Pioneering HPP for baby food
Consumers are demanding fresher, healthier foods not just for themselves, but for their little ones too. Learn how Pure Spoon launched the first HPP baby-food line.
In 2014, Alyson Eberle launched Pure Spoon, the first company offering 100% fresh organic baby food pasteurized through the use of High Pressure Processing. Here, Eberle shares her journey pioneering HPP technology in this new category.
Packaging World: How did Pure Spoon come about?
I started to spin the idea when I was a new mom. I had a four-legged child before a two-legged one, and we were buying fresh dog food for him. After my child was born, I was surprised to find there weren’t any fresh baby-food options at the grocery store.
That’s when the lightbulb went off. We moved to Austin, TX, about three years ago and sold one business to help fund this one. We dove into R&D to figure out how we could bring fresh options to parents that would be available at the grocery store. Some parents can’t make their own baby food, and some don’t want to after a while. It sounds very admirable, but it’s a lot of work.
During my research, I stumbled on an article written about High Pressure Processing. I’d never heard of it, and so I did my own research and learned that no one had ever used it for baby food or purées before. I decided that was going to be the process I would use to allow Pure Spoon to offer fresh options.
What are the advantages of HPP for fresh baby food?
When you pasteurize food with high heat, it’s nutrient-depleting, and you lose some of the flavor, texture, and pH of the food. Most importantly though, you lose a lot of vitamins and minerals. So ounce-for-ounce, you are not getting the same product you could be making at home.
HPP uses a ridiculous amount of pressure—87,000 pounds per square inch—to kill off any living organisms, any bacteria, that could spoil the food. But it doesn’t degrade the vitamins, minerals, color, flavor, or texture of the food. It allows the food to stay its true self for a long period of time.
HPP is really a beautiful way to keep food fresh. But it is more expensive and certainly more complicated, and you have to be a pioneer and roll up your sleeves and get dirty if you want open up new categories for consumers. In fact, it took 18 months to figure out this process.
Can you describe the packaging for your purées? What type of plastic is used?
We use 4.2-oz clear plastic containers made of PET. Our products are never heated; we are very conscientious about not letting any of the plastic leach into the food. We picked clear plastic rather than white or opaque because we wanted everyone to see our product. We have yellows and greens and oranges and blues—the food is just gorgeous.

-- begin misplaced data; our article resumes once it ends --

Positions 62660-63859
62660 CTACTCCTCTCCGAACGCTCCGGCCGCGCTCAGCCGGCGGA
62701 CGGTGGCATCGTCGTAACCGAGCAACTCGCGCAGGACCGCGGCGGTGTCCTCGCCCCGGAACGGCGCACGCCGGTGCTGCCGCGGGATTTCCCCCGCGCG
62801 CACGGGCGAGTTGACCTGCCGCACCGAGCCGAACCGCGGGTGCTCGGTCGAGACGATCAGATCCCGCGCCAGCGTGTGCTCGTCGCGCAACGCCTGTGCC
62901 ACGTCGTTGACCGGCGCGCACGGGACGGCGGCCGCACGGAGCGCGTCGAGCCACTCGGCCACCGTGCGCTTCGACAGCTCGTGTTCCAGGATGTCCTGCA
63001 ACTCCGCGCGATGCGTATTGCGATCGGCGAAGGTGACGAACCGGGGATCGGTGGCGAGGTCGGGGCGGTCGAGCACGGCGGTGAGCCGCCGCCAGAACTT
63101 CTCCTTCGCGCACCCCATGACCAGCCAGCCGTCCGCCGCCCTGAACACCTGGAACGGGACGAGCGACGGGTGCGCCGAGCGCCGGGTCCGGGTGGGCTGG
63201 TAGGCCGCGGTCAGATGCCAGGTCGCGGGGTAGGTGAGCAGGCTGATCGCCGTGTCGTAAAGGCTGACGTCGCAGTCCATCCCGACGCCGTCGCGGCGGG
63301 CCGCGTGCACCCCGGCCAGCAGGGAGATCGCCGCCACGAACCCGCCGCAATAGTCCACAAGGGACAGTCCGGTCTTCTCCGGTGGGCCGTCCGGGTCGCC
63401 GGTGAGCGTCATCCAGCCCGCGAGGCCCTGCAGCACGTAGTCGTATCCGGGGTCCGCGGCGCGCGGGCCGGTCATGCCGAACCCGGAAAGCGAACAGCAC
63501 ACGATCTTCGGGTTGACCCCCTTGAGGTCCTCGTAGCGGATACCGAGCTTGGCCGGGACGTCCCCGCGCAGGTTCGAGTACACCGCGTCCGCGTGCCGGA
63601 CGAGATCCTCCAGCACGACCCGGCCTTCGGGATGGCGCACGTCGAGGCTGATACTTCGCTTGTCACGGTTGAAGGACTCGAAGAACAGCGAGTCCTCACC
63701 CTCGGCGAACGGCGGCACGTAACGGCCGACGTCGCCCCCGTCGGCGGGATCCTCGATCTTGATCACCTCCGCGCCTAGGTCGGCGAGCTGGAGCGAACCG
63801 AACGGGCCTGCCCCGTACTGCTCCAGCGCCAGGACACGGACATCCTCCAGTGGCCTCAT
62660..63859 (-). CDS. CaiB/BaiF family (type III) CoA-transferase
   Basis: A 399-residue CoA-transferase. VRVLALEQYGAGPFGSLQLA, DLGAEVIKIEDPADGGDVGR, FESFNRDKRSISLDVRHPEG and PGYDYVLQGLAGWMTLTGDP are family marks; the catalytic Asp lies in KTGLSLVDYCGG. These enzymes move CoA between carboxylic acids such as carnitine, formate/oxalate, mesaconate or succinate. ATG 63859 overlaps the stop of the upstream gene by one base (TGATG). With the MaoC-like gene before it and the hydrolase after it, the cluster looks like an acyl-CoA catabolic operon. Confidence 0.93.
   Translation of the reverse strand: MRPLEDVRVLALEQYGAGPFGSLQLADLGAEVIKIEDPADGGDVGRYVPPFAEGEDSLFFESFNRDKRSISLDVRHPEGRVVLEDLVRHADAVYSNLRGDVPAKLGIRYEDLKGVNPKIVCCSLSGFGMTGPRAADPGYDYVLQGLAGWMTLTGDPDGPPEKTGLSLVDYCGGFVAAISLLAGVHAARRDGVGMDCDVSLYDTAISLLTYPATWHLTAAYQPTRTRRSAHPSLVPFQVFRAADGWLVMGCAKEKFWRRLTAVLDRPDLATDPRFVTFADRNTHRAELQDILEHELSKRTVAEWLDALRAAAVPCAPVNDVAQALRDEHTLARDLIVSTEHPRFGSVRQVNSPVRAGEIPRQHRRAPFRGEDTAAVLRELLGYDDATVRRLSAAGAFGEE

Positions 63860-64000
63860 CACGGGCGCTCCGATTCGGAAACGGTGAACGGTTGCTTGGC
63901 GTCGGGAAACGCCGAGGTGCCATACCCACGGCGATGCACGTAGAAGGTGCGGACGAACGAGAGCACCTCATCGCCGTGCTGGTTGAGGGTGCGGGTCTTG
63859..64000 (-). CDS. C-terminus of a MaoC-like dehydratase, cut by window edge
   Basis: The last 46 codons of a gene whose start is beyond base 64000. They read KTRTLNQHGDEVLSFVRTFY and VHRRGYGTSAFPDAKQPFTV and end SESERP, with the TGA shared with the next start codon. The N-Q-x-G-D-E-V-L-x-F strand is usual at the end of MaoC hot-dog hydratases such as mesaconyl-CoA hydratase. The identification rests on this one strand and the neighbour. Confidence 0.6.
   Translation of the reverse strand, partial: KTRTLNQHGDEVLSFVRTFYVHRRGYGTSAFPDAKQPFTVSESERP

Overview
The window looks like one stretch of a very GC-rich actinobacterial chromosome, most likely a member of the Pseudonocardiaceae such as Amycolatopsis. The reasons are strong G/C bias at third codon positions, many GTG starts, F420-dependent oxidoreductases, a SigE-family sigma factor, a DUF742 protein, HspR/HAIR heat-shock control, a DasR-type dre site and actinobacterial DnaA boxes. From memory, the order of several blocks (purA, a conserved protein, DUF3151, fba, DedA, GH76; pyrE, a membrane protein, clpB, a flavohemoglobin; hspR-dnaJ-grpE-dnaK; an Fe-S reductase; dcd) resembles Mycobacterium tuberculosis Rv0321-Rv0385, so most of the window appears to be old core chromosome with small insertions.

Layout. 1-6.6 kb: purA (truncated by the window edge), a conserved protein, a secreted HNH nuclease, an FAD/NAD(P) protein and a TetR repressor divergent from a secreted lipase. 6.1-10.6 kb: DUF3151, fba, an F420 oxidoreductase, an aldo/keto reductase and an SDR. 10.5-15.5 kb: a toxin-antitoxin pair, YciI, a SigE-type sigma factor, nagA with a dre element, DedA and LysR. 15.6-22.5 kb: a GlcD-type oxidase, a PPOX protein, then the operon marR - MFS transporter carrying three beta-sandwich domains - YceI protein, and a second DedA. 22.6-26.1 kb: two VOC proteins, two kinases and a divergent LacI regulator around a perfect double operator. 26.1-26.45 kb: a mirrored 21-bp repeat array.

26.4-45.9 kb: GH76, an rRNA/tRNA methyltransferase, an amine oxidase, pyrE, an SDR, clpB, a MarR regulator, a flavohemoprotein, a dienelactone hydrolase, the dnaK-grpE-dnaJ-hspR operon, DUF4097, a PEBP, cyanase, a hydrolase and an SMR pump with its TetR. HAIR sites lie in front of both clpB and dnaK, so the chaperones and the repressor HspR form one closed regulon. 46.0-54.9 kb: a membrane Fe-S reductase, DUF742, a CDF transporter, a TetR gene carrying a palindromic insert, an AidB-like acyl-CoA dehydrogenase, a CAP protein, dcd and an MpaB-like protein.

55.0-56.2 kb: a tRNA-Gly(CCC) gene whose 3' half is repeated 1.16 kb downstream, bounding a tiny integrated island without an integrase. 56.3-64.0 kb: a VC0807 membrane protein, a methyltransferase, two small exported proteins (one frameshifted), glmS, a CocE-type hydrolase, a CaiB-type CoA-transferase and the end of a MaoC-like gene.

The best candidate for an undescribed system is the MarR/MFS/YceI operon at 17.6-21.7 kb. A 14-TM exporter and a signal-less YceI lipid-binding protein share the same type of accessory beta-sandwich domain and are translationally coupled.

The geometry of the container was also very important. Because there is so much pressure with HPP, we had to make sure the packaging was flexible enough so that there was some give and take, and that the container wouldn’t collapse on itself. No one had used HPP before for the size package we were using or for the product ingredients used in our food. It was trial and error. There were a few explosions, but we finally narrowed it down to what would work, and we got the package and lid licensed.
What is the shelf life of your product?
Sixty-five days from the time of HPP. We did what’s called a 5-log reduction study, and we were able to achieve a 90-day shelf life. But we feel the flavor profile begins to diminish at 65 to 70 days.
Where are your products sold?
We hit every state with our front-door delivery through purespoon.com. We’re also sold in Spouts Famers Market, Whole Foods Market, and Hy-Vee, and we will soon be in Kroger and Walmart.
A while back Target reached out to us, and I thought the first e-mail was spam. They wanted to offer parents better choices, so they have begun a test market in 70 stores where they have in-line refrigerators in the baby section. They are not just offering our products, but also other fresh options such as juices and yogurts. It’s doing really, really well. The response has been wonderful.
What has been the response from consumers to your product?
I think they are happy and relieved that somebody else is doing the work for them to prepare fresh foods for their babies. A lot of parents are scared about what to give their little ones, so they appreciate the research we have done to make sure we are offering items that are beneficial for their children. We worked with a licensed pediatric dietician and a food scientist to make sure all the fruit and vegetables we’re using in our products are nutrient dense.
We put in a lot of effort to educate the consumer about how we’re different from the other baby-food offerings out there and about HPP, because that’s a little confusing to people. But thanks to the premium juice companies that are using HPP, consumers are beginning to understand what it means—that it is FDA-approved and a very safe, tried-and-true pasteurization process.